November 14, 2018.
N.E.3d 1060] INDICTMENTS found and returned in the Superior
Court Department on February 7, 2012. The cases were tried
before Heidi E. Brieger, J.
Michael P. Gerace, Worcester, for the defendant.
Kathleen Walsh, Assistant District Attorney, for the
Agnes, Blake, & Neyman, JJ.
Superior Court jury found the defendant, Edgardo Rios, guilty
on two indictments charging rape of a child by force, G. L.
c. 265, � 22A, two indictments charging aggravated rape of a
child, G. L. c. 265, � 23A, one indictment charging indecent
assault and battery on a child under the age of fourteen, G.
L. c. 265, � 13B, and assault with intent to rape a child, G.
L. c. 265, � 24B, as a lesser included offense of aggravated
rape of a child (indictment one). The defendant raises
numerous [135 N.E.3d 1061] claims of error. We vacate the
judgment on indictment one, and affirm the judgments on the
summarize the evidence presented at trial, reserving certain
details for the discussion of specific issues. The victim was
eleven years old at the time of trial in 2014 and between
eight and nine years old at the time described in the
indictments. The defendant and the victim’s mother met
through church in 2005, and later reconnected in 2010 or
2011. Upon reconnecting, the defendant began assisting the
mother by driving her places -- including to appointments,
stores, and church -- as
the mother did not have a car. The mother would assist the
defendant by translating things into English. Through this
relationship the defendant and the mother became friends, and
the defendant came to know the victim and the victim’s two
siblings. The defendant would sometimes be invited to the
mother’s house and other times would just arrive unannounced.
victim made her first complaint of abuse on January 7, 2012.
On that date, the mother hosted a birthday party for her
godson at her house. That morning, she called the defendant
for a ride to get a cake and other items for the party. He
agreed to do so and spent most of the day with the mother and
the victim. During the party, Jacqueline Flores, a friend of
the mother who had never met the defendant, observed the
defendant sitting alone with the victim in the living room.
She saw the defendant touch the victim "[i]n her private
part" or vaginal area while the victim was playing with
the defendant’s laptop. When the defendant left the party,
Flores, who testified as the first complaint witness,
questioned the victim about what had occurred, and the victim
admitted that she had been touched in her private part.
trial, the victim testified to several incidents of abuse.
According to the victim’s testimony, some of these incidents
occurred only once and others recurred. The victim testified
to one incident that occurred at her mother’s house while
playing on the defendant’s laptop where the defendant touched
her private part on top of her clothes. While this testimony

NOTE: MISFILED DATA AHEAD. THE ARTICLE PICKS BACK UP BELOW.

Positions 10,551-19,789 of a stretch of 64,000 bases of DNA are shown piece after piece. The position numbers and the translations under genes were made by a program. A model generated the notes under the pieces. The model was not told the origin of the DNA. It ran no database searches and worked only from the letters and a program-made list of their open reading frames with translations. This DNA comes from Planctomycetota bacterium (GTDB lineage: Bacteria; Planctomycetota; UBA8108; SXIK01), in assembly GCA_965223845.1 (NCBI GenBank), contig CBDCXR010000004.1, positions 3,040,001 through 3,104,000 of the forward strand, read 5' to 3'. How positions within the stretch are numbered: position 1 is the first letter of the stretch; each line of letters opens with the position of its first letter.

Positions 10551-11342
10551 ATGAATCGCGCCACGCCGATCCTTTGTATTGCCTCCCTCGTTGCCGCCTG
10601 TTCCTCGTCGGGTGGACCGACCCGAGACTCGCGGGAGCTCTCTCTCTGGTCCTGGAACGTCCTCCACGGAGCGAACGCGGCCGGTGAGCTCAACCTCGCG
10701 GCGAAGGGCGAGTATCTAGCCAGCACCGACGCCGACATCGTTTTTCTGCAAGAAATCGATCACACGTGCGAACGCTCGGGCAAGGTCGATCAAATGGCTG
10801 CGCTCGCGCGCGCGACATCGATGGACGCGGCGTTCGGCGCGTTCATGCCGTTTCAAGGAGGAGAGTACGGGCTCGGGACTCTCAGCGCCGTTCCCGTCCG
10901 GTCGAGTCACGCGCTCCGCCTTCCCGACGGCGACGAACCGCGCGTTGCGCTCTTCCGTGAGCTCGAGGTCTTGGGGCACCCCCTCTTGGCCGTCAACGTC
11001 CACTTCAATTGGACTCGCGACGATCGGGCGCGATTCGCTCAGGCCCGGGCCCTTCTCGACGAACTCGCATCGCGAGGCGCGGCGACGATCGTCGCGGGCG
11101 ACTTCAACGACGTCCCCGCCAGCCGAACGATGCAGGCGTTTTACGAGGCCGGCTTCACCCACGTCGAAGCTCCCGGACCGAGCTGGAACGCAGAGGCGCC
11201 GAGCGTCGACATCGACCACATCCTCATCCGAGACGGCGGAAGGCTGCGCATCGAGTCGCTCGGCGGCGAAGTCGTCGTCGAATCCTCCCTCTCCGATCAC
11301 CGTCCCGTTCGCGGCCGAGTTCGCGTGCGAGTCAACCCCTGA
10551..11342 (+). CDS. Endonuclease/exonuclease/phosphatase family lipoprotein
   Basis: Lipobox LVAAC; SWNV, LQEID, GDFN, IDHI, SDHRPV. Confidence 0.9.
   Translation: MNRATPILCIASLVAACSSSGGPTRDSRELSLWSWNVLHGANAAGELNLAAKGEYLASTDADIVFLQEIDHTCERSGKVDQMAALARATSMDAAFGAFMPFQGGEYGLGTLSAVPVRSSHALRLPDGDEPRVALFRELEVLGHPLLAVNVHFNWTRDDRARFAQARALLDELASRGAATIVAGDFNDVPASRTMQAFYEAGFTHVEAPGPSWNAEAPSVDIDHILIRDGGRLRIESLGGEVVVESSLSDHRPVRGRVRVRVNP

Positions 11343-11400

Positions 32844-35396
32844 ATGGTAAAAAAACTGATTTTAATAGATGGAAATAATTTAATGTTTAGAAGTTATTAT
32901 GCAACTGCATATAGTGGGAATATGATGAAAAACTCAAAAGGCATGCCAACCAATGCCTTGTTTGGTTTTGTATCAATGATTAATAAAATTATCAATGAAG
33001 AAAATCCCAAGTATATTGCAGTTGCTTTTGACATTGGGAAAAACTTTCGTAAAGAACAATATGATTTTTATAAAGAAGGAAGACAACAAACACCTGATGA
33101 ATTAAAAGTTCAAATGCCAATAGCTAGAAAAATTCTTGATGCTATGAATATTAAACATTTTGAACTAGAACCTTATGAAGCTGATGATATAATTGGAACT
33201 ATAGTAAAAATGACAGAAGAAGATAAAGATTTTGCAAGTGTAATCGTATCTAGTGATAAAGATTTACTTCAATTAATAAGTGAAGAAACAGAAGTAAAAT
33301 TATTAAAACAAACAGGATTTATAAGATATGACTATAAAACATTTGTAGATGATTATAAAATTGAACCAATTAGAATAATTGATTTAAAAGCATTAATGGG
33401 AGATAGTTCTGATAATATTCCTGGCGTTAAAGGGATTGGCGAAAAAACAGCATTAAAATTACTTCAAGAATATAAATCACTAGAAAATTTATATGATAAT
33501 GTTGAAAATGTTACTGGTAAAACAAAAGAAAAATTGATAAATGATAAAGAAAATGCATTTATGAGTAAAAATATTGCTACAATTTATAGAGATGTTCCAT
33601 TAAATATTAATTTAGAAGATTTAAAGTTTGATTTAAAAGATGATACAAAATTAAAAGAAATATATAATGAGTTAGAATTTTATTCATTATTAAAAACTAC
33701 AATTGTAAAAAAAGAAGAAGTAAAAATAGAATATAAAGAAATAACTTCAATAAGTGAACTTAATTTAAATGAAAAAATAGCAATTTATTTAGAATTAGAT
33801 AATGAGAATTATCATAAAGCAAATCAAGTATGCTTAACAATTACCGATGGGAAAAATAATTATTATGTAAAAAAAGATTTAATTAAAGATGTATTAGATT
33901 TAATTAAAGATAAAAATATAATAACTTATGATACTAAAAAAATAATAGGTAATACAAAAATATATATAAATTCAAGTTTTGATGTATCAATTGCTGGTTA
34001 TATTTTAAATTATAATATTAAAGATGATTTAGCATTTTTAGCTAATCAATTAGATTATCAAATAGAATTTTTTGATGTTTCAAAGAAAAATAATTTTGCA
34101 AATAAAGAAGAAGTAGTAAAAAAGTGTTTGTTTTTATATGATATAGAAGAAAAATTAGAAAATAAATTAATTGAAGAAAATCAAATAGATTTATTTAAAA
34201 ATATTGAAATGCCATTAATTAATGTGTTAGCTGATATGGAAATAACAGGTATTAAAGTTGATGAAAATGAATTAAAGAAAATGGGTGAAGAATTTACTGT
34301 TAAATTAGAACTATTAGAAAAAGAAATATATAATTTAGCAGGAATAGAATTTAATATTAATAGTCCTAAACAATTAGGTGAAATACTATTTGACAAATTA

was similar to the conduct observed by Flores on January 7,
2012, the victim testified that this occurred on a different
victim also testified to abuse occurring in the defendant’s
van. She testified that on one occasion when the defendant
was giving her a ride to school, he touched her front private
part and inserted his index finger in her butt. She also
testified to a separate occasion in the defendant’s van where
the defendant rubbed his hand on her front private part when
taking the victim to see the Lowell Christmas tree.
victim further testified that on more than one occasion at
the defendant’s house on his bed he inserted his tongue in
her butt. Finally, the victim testified that on one occasion
at the defendant’s house the victim returned from the
bathroom to find the defendant with his pants down and
"balls" exposed. On this occasion, the victim
testified that the defendant tried to get near her by trying
to go to her front private part while her pants were down but
was unable to do so because she kicked out in his direction.
N.E.3d 1062] Discussion .
appeal, the defendant argues that (1) the trial judge
improperly refused to excuse a juror for cause; (2) two of
the convictions are duplicative of convictions on greater
offenses and should be vacated; (3) the trial judge
erroneously instructed the jury concerning (a) collective
memory and (b) specific unanimity, and (c) improperly
declined to instruct the jury on lesser included offenses.
The defendant also contends that (4) the prosecutor made
improper statements in closing argument.
Jury empanelment .
defendant contends that the judge erred by not striking a
juror for cause. The judge first arranged for the prospective
jurors to answer questions in writing and under oath that
were contained in a written "worksheet." These
questions included those that must be asked in every case,
see Mass. R. Crim. P. 20 (b), 378 Mass. 889
(1979), as well as other questions that were